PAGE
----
Dear Leaders, Deacons, Ministry Council, and Committees:
On Sunday 24. February (after worship) we are holding an all-councils and committees meeting to facilitate cooperation, communication, and coordination of our work together in IBCB. We will begin at 14:00 h and finish no later than 16:30 h.
We ask ALL MINISTRY TEAM leaders to identify and invite an “apprentice leader” – someone involved on your team who can be a second contact person and potential future leader – to join you for the afternoon. If you need some suggestions, contact the church office (Scott or Ruth).
We will provide lunch for you and your family, then we will meet and do the following:
- Focus on Our Mission and Vision: Review Our Mission and Look at Our God Inspired Future
- Present Our Disciple-Making Strategy: Inspiration, Instruction, Involvement, Investment
- Review Responsibilities and Roles: Leaders, Deacons, Teams, Committees, and Officers
- Clarify Lines of Communication and Decision Making
- Present Finance Principles, Policies, and Procedures
- Review Calendar and Ministry Plans for Next 3 Months (Bring ANY and ALL ministry plans for Mar – May
Thank you for serving our Lord through your ministry in our church. I sincerely appreciate the sacrifices you make to further God’s Kingdom. May God bless you for your faithfulness.
Scott Corwin, Pastor
Dear Brothers and Sisters in the Lord:
Thank you very much for volunteering to take part in our 24 hours of prayer which will start this Saturday at 12 noon and will finish at Church from 11 am to 12 noon. [Join the Prayer Ministry Team for this All-Church meeting for prayer!]
Please find here Specific Prayer Requests for 24 Hours of Prayer and How to Spend One Hour in Prayer. For those of you who are part of the “prayer chain,” the idea is that once you finish your hour you should call the next person who is to take over from you. Don’t forget to call the next person in line once you have finished.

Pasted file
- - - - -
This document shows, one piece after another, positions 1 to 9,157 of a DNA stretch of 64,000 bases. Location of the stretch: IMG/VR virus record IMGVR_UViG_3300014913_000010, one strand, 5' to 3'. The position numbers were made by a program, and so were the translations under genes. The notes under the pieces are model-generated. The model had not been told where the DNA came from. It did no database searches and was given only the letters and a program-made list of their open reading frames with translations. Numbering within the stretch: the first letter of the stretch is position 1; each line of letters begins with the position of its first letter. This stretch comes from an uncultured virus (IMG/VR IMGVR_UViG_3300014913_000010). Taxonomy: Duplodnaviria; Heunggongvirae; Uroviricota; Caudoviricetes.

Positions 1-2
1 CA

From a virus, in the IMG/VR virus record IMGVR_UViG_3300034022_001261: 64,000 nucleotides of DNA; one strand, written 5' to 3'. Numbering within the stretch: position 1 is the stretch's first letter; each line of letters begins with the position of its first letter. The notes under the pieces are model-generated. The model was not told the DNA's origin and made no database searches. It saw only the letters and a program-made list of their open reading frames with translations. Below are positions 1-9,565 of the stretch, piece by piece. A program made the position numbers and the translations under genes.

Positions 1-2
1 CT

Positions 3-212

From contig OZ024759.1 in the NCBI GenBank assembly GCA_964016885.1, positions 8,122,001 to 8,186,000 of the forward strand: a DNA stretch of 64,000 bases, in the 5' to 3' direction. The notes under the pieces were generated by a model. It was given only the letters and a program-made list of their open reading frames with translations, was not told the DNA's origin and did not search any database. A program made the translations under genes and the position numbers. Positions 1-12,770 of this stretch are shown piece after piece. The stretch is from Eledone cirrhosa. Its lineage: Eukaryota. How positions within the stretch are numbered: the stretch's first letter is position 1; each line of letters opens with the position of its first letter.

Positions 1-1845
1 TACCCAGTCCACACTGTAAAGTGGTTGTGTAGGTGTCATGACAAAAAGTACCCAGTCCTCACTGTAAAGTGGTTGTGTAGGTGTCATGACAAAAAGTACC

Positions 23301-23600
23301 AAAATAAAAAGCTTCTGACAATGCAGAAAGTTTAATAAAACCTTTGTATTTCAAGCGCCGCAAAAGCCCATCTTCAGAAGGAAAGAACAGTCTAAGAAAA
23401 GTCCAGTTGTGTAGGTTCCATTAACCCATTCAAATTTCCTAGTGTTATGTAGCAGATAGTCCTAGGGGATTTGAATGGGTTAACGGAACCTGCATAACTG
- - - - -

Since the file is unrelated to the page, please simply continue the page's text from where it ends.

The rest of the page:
On behalf of our leaders and deacons of our church I want to thank you most sincerely for sacrificing your time to pray on behalf of our church and for the world. May the Lord bless you richly.
Faith Kazembe, Deacon
Prayer Ministry Leader
“When the dead rise, they will neither marry nor be given in marriage; they will be like the angels in heaven.” Mark 12:25 (NIV)
The Sadducees — who didn’t believe in the resurrection — had befuddled the Pharisees — who believed in the resurrection — with a ridiculously absurd argument they believed undermined the truth of resurrection based on the levirate marriage law. The law was designed to protect a childless widow from a life of poverty by allowing her family line to continue (see the Book of Ruth).
The Sadducees thought they could embarrass Jesus in the same way. Instead, they got a lesson about the truth of the resurrection and one brief insight into the nature of marriage in the afterlife. Jesus answer taught them…and us…a lesson about God’s power: God does raise the dead (vss. 24-27), and God makes a new life for his people through the resurrection (vs. 25).
The most we can say from Jesus statement is: in the resurrection, life as we know it now will be different including marriage. There will be no marriage — as we understand it today — in the resurrected life. Jesus qualifies his statement by saying that those raised from the dead will be like the angels in heaven regarding marriage. Lots of people have their own ideas about what this means regarding relationships, marriage, sexuality, and sex but most of these ideas are mere speculation. Here are some of the things we know for sure:
- We will have glorified bodies after the resurrection, like Jesus’ resurrected body (1 John 3:2; 1 Corinthians 15:43).
- There will be similarities to our earthly bodies but we will not be the same (1 Corinthians 15:51-52).
- In our resurrected bodies the spirit and not the physical predominates (1 Corinthians 15:44, 49).
- We will recognize each other including our marriage partners (1 Corinthians 13:32).
With his statement, Jesus was not undermining marriage nor dissolving the eternal aspect of marriage. He wasn’t doing away with sexual differences in the resurrection, or teaching that we will be asexual beings after death. What Jesus was saying is: God is powerful to raise the dead and to make all things new according to God’s eternal plan.
For the time being, we hold on to God’s power through faith recognizing that God has begun to make all things new. He has brought us to spiritual life through salvation and is transforming us to be more like Jesus Christ in the present. We live our lives — including…or perhaps especially…our marriages — as expressions of “on-earth-as-it-is-in-heaven” relationships of love, service, respect, and honor. We look forward with hope to the day when God makes all things new — even our bodies — and ushers in his kingdom in all of his God-intended glory.